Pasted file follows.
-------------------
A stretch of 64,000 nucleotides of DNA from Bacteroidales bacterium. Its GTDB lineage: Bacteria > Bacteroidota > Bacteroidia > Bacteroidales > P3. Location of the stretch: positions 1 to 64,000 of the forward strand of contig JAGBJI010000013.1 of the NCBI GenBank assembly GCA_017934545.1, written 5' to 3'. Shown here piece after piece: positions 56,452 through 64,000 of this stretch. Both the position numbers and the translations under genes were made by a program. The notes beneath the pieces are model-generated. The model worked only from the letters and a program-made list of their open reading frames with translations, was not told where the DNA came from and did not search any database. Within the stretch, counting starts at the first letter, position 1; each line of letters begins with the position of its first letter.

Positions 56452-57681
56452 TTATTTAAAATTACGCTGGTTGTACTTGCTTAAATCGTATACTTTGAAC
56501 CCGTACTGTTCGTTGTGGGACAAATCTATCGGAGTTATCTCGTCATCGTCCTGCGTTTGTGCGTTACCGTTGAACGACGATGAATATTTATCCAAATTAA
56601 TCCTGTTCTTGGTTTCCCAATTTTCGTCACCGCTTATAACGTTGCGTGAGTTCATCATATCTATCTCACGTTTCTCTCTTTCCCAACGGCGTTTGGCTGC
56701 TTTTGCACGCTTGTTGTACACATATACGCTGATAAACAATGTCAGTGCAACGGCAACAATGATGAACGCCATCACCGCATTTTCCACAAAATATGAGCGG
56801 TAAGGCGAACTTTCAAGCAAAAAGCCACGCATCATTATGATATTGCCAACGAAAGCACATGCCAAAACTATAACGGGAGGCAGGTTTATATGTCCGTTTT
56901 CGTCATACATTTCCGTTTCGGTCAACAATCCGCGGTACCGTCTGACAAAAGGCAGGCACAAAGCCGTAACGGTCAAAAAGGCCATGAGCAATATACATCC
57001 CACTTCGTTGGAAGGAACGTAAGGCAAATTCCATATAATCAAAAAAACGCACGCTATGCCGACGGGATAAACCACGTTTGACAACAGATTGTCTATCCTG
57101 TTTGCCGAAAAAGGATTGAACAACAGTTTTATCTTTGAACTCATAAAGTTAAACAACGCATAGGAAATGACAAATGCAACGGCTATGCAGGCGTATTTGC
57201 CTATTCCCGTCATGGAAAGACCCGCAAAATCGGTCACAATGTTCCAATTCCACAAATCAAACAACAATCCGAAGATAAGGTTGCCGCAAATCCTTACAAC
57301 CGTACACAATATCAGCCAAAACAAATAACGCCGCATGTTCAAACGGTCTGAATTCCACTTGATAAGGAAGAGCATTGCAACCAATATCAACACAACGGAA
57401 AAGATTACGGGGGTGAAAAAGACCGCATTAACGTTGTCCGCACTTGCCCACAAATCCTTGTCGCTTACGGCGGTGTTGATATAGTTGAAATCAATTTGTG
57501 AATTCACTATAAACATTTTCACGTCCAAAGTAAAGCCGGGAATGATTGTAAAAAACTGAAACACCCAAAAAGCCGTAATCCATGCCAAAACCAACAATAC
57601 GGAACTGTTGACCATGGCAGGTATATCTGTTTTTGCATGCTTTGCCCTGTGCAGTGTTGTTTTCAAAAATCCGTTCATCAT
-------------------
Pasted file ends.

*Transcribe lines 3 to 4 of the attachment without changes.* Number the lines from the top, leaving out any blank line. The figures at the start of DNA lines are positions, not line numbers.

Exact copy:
56452 TTATTTAAAATTACGCTGGTTGTACTTGCTTAAATCGTATACTTTGAAC
56501 CCGTACTGTTCGTTGTGGGACAAATCTATCGGAGTTATCTCGTCATCGTCCTGCGTTTGTGCGTTACCGTTGAACGACGATGAATATTTATCCAAATTAA